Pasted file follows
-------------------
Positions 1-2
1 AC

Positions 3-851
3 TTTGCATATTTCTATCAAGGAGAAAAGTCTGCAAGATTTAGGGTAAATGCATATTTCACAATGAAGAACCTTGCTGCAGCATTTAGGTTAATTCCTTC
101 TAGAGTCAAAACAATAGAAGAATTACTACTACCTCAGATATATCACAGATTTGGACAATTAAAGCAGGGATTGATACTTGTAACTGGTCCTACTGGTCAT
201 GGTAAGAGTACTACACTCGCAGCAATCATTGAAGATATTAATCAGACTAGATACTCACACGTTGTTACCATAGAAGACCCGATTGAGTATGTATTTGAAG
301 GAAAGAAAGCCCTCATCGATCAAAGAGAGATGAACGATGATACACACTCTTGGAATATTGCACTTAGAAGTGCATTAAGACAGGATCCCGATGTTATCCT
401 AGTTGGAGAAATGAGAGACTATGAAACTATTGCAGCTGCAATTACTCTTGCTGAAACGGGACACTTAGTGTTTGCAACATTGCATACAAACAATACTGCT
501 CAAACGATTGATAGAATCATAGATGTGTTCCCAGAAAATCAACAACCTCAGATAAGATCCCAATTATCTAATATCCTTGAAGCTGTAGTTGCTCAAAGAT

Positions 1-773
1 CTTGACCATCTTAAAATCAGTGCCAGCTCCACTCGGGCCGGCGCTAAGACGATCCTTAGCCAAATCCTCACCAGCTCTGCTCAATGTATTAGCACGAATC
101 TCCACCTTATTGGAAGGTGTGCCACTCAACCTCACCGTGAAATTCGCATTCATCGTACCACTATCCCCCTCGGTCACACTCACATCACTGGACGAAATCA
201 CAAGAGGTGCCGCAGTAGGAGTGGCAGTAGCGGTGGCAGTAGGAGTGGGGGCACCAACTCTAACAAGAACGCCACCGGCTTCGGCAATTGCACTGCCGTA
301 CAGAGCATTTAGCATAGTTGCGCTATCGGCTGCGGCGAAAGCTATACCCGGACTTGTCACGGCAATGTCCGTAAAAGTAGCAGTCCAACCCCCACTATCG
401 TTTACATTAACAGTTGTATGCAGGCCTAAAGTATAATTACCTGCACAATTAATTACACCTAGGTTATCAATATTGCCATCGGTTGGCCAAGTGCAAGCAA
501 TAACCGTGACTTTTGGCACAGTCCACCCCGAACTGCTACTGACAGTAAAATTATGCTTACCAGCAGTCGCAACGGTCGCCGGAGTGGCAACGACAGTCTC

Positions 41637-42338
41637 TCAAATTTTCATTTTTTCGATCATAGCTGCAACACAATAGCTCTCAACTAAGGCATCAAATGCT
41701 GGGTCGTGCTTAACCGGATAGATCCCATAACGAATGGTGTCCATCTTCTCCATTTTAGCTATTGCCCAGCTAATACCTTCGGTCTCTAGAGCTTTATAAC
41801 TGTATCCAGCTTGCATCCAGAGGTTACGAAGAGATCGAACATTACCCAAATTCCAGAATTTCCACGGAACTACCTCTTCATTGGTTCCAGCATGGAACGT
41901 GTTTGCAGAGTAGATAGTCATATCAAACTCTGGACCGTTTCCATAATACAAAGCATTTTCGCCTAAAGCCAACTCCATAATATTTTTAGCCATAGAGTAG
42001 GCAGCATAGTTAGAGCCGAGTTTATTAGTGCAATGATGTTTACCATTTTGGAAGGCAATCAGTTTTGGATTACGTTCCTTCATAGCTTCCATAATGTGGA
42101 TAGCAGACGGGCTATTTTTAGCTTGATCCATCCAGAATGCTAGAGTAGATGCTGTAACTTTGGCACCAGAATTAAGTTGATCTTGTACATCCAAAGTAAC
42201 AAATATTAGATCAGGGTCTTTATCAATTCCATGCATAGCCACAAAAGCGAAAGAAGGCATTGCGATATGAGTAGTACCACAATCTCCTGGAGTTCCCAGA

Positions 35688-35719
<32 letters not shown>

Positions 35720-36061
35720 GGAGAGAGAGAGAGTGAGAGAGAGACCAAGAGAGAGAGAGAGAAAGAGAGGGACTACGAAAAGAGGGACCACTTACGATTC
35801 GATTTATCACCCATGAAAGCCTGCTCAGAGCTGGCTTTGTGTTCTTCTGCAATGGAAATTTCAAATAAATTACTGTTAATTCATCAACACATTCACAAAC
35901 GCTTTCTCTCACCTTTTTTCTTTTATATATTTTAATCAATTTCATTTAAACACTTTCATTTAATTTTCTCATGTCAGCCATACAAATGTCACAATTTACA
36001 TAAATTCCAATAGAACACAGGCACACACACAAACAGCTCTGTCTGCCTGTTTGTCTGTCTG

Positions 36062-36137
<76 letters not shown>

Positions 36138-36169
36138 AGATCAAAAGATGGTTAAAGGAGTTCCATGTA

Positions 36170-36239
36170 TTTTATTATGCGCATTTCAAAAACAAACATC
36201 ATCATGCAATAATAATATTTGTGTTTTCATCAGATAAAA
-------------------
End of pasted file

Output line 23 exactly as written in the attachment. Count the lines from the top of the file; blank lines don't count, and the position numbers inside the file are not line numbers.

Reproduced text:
42101 TAGCAGACGGGCTATTTTTAGCTTGATCCATCCAGAATGCTAGAGTAGATGCTGTAACTTTGGCACCAGAATTAAGTTGATCTTGTACATCCAAAGTAAC